Everything You Need To Know About Nutrition for Eye Health

Eye care nutrition

Your vision is one of your most important senses. You use it to perceive the world around you. You use your vision to keep you safe. For example, you use your eyes to watch out for incoming vehicles whenever you cross the road.

You also use your vision for your tasks at work. If you were a surgeon, you would need impeccable eyesight to perform surgeries without committing any mistakes.

You use your eyes every single day, so you need to keep them healthy.

Nutrition: Protecting your eyes from the inside

Your eye health is an integral aspect of your overall health, so you need to take care of it. Granted, you should always practice safety by getting regular eye exams especially if you wear contact lenses. However, protecting your eyes from the outside isn’t enough.

You should also consider the things you can do to protect your eyes from the inside. 

To prevent eye problems like glaucoma, macular degeneration, cataracts, and even blindness, you need to ensure that your eyes are getting proper nutrition.

The best nutrients for eye health

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Nutrition for eye health means consuming vitamins and minerals that nourish your eyes from the inside and out. To maintain optimal eye health and prevent potentially serious eye problems, you need to make sure that you are consuming these vitamins and minerals:

Vitamin A

Vitamin A consumption is vital to eye health. Vitamin A is crucial for maintaining the health of your eyes’ photoreceptors, which are light-sensing cells that enable your eyes to see in low-light conditions.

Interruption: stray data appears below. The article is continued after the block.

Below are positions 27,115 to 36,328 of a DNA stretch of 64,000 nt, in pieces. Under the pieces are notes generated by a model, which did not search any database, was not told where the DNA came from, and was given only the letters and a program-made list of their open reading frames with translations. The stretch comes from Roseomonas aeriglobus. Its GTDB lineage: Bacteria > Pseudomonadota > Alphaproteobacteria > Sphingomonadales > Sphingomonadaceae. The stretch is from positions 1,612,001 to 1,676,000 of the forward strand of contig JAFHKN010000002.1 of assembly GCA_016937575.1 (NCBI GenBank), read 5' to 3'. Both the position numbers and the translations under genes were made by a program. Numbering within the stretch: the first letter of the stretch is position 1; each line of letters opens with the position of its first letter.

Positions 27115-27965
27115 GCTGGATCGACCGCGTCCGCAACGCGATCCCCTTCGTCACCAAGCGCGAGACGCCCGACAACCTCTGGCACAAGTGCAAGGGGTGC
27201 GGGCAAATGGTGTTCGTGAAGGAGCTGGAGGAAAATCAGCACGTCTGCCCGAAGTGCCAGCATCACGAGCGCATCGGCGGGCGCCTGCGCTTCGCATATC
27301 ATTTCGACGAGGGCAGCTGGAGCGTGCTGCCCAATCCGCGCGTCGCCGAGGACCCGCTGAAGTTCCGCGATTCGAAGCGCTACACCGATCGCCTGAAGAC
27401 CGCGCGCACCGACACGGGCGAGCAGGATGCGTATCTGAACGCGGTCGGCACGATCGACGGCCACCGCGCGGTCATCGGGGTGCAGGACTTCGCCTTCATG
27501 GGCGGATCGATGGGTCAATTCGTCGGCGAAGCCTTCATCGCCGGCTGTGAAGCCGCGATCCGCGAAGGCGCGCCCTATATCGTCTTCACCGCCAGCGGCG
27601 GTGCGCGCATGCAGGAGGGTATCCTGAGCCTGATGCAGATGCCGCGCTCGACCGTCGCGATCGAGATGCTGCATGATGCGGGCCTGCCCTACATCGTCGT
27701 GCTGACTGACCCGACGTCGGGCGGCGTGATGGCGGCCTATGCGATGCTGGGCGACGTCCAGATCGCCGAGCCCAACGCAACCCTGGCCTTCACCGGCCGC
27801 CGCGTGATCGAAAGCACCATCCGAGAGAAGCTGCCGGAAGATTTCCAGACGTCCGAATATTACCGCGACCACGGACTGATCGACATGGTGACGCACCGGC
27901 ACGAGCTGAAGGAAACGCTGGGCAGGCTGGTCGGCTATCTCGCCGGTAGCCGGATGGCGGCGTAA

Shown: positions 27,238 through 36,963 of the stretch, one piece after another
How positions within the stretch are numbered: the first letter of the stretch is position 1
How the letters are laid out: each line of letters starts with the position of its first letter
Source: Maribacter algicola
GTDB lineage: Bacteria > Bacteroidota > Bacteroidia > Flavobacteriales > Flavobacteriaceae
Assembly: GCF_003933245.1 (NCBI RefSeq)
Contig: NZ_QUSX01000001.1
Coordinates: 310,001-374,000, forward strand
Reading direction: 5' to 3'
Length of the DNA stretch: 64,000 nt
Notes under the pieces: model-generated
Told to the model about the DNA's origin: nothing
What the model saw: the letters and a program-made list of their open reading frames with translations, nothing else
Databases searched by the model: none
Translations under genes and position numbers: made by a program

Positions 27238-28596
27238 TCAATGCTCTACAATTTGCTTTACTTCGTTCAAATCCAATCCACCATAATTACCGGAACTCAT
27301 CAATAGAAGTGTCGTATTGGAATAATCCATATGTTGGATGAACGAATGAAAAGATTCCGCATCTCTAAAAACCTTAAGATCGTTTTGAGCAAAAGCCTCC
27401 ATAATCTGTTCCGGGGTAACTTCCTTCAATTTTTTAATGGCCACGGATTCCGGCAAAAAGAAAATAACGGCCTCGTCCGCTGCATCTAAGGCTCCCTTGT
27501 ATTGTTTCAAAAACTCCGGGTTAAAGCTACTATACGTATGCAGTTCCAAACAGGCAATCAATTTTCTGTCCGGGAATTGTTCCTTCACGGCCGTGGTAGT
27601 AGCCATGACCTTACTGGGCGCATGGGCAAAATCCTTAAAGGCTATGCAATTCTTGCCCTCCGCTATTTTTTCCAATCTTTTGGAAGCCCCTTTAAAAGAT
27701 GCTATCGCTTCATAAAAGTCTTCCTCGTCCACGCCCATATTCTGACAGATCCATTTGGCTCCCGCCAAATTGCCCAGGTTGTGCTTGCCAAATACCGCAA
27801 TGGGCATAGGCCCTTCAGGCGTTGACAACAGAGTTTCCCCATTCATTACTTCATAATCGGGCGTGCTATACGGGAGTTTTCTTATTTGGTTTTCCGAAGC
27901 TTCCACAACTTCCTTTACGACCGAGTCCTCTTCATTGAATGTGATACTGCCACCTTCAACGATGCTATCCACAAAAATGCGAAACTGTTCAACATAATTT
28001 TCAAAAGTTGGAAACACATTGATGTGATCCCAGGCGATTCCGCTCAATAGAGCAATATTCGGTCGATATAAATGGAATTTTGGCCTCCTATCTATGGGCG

Vitamin A deficiency can lead to dry eyes, corneal ulcers, and night blindness.

However, not all types of vitamin A are created equal. The best type of vitamin A for your eyes is known as provitamin A carotenoid. This specific type of vitamin A helps keep your vision sharp and clear even in low light. It also helps in preventing dry eye syndrome.

Foods that are rich in vitamin A include carrots, cantaloupes, sweet potatoes, tomatoes, squash, and dark green leafy vegetables.

Vitamin C

Vitamin C is an antioxidant found in high concentrations in the aqueous humor of your eye.

Aqueous humor is a liquid produced by your eyes. This liquid transports nutrients to the different areas of the eye, including the cornea, lens, and ocular tissues. Consuming enough vitamin C helps the aqueous humor function properly.

Vitamin C is also concentrated in all the tissues of your eyes, and having enough vitamin C in your diet helps prevent these tissues from breaking down.

Vitamin C deficiency can increase the chances of cataracts developing in your eyes and also increase the rate at which AMD progresses.

You can get sufficient vitamin C by consuming foods like oranges, lemons, tomatoes, peppers, and strawberries.

Vitamin E

Vitamin E is a fat-soluble antioxidant that protects fatty acids from oxidative stress.

Your retina contains high concentrations of fatty acids, so adequate consumption of vitamin E is necessary for eye health.

Severe vitamin E deficiency can lead to retinal degeneration and even blindness.